A few years ago, I read and enjoyed Alice W. Flaherty's memoir, The Midnight Disease. Suffering from postpartum depression after the death of her newborn child, she began experiencing hypergraphia -- the uncontrollable urge to write. She filled pages and pages with her writing, and couldn't stop -- the opposite of writer's block.
Flaherty is a psychiatrist and her memoir/study grapples with a scientific way to look at creativity, which at times resembles a mental disorder.
When I had the book, I wrote down many passages and thoughts that struck me. Those passages follow. Page numbers refer to the hardcover edition.
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Far more important, a life chosen to maximize joy may be very different from one chosen to minimize pain.
Accounts of the muse's influence are matched by complaints of its fickleness. An example is Donald Justice's poem "The Telephone Number of the Muse":
I call her up sometimes, long distance now.
And she still knows my voice, but I can hear,
Behind the music of her phonograph,
The laughter of the young men with their keys.
I have the number written down somewhere.
I would argue that these creative states are extreme variants of the inner voice, that constant monologue which fills us from when we first learn language as toddlers until we lose it in nursing homes and intensive care units.
When we are thinking abstractly, though, we seem to be doing so prelinguistically, both because the speed of our thoughts seems faster than words and because of the difficulty we often have in putting fleeting thoughts into real words. By contrast, in both the experience of the muse and in psychotic hallucinations, the voice heard has more of a sensory quality as well; it is more like a voice, less like an idea.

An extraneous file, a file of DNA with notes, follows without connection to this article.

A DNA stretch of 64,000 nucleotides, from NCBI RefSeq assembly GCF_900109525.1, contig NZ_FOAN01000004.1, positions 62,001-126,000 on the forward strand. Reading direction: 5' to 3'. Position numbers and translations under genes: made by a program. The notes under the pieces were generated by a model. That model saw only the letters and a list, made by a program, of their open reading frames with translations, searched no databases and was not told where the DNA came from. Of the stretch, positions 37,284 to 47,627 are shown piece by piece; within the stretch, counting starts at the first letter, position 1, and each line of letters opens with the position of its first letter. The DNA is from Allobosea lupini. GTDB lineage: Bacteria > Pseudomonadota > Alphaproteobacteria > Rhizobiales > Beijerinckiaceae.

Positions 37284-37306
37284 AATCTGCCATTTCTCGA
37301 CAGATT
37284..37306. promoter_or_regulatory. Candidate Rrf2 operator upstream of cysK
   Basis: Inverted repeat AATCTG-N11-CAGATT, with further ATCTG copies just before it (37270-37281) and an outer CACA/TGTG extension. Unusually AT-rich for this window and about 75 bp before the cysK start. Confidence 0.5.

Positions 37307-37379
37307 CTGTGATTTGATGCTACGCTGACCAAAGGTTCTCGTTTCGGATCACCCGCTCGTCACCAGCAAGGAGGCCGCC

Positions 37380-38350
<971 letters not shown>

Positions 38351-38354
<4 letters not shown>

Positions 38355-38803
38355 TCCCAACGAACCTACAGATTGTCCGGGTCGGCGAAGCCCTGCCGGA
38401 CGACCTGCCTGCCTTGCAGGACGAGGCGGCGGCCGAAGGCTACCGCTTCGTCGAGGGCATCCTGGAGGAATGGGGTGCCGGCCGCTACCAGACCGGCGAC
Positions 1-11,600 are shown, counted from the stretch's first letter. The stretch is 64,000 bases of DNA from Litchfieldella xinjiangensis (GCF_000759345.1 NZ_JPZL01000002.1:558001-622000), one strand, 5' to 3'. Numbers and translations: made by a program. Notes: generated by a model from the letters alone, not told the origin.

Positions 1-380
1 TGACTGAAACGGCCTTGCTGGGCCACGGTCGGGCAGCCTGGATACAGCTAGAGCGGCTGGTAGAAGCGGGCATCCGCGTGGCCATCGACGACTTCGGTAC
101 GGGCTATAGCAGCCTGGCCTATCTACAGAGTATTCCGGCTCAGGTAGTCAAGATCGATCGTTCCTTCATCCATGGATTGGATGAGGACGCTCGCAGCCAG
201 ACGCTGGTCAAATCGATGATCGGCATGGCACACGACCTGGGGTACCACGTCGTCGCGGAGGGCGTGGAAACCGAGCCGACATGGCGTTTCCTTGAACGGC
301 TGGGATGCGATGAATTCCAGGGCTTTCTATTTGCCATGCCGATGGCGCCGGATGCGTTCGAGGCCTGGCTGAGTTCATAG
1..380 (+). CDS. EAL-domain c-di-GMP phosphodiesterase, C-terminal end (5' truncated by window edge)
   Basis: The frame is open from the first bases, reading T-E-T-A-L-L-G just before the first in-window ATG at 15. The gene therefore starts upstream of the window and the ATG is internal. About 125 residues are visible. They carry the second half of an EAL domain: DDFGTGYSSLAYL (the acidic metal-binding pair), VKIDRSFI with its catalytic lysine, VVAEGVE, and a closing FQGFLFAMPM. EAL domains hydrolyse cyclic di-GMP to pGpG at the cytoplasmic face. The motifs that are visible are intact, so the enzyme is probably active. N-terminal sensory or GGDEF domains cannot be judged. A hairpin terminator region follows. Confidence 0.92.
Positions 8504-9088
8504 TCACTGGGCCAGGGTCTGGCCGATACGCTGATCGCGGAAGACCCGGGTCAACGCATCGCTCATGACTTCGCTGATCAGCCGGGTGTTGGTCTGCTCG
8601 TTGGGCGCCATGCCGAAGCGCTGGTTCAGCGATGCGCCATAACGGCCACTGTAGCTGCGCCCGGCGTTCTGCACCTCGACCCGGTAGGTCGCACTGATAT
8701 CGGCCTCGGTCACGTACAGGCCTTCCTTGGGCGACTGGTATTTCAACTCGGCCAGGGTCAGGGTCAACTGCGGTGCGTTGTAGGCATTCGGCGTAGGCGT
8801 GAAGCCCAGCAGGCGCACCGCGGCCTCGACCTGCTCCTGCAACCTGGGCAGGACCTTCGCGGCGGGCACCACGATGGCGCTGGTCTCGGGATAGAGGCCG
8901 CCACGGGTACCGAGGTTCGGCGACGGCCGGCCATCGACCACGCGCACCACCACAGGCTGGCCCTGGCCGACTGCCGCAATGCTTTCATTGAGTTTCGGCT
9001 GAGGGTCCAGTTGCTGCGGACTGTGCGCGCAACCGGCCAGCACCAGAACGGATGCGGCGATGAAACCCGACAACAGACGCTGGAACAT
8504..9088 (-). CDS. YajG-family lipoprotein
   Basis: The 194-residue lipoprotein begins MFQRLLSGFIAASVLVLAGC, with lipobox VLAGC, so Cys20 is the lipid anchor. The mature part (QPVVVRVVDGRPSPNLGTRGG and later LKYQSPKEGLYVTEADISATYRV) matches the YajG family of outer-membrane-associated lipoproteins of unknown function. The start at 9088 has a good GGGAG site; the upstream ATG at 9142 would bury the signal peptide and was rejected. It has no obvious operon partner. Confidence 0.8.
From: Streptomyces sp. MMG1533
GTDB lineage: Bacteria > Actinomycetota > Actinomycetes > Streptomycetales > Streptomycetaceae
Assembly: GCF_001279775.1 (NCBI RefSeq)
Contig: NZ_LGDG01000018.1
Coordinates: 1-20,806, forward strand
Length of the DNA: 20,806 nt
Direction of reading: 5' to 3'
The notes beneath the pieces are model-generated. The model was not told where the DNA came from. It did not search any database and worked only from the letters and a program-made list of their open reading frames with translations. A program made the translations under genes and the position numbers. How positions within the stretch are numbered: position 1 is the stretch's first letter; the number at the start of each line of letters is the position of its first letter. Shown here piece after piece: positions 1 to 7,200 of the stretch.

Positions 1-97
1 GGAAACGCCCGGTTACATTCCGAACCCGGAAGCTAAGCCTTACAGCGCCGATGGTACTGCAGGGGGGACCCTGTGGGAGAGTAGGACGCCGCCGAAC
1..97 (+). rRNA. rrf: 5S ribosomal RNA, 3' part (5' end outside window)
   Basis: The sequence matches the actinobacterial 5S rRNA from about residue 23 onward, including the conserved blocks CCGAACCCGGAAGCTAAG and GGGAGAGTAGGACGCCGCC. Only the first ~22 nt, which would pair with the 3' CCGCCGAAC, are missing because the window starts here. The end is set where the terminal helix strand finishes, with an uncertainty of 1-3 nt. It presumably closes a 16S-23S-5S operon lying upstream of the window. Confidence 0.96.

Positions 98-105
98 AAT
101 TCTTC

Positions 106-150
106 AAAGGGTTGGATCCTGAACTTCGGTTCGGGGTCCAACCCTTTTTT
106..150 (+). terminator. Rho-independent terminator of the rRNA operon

This notion fits with our sense that voices, whether spoken or signed, in some way are more primitive than silent thoughts. Just as two-year-olds say aloud much of what goes through their heads, just as six-year-olds subvocalize when they read, so people in the throes of creation, as well as people hallucinating, may be thinking more primitively. Not necessarily more simplistically, but primitively ... more vividly, more concretely, more associatively, less constrained by societal convention.
The psychiatrist Mark Epstein has pointed out that keeping respiration in mind as a model for our give-and-take relationship with the external world, and especially with our creative work, would have a very different effect from thinking of the world as something (on the oral, anal, or genital models) to be consumed, expelled, or penetrated.
The image is not of the artist enriched by the spirit of art, but ex-hausted by its leaving his body. Finishing a project successfully is, paradoxically, a not uncommon cause of clinical depression.
I think that when you work hard enough on any work, everything of value in you goes into that work. When you finish it, it leaves you, and you are empty.
Neurologists and others have attributed the behavior of many famous religious leaders directly to temporal lobe epilepsy.
Moses, for instance, reportedly had convulsive fits starting at age three, speech problems suggestive of aphasia or dysarthria, unusually prolific writing, episodes of sudden rage, and religious visions. One neuropsychologist has even speculated that his epilepsy was caused by his being left in that basket among the bullrushes for several days and sustaining a brain injury from heatstroke.
The scientist in me worries that my happiness is nothing more than a symptom of bipolar disease, hypergraphia from a postpartum disorder. The rest of me thinks that artificially splitting off the scientist in me from the writer in me is actually a kind of cultural bipolar disorder, one that too many of us have. The scientist asks how I can call my writing vocation and not addiction. I no longer see why I should have to make that distinction. I am addicted to breathing in the same way. I write because when I don't, it is suffocating. I write because something much larger than myself comes into me that suffuses the page, the world, with meaning. Although I constantly fear that what I am writing teeters at the edge of being false, this force that drives me cannot be anything but real, or nothing will ever be real for me again.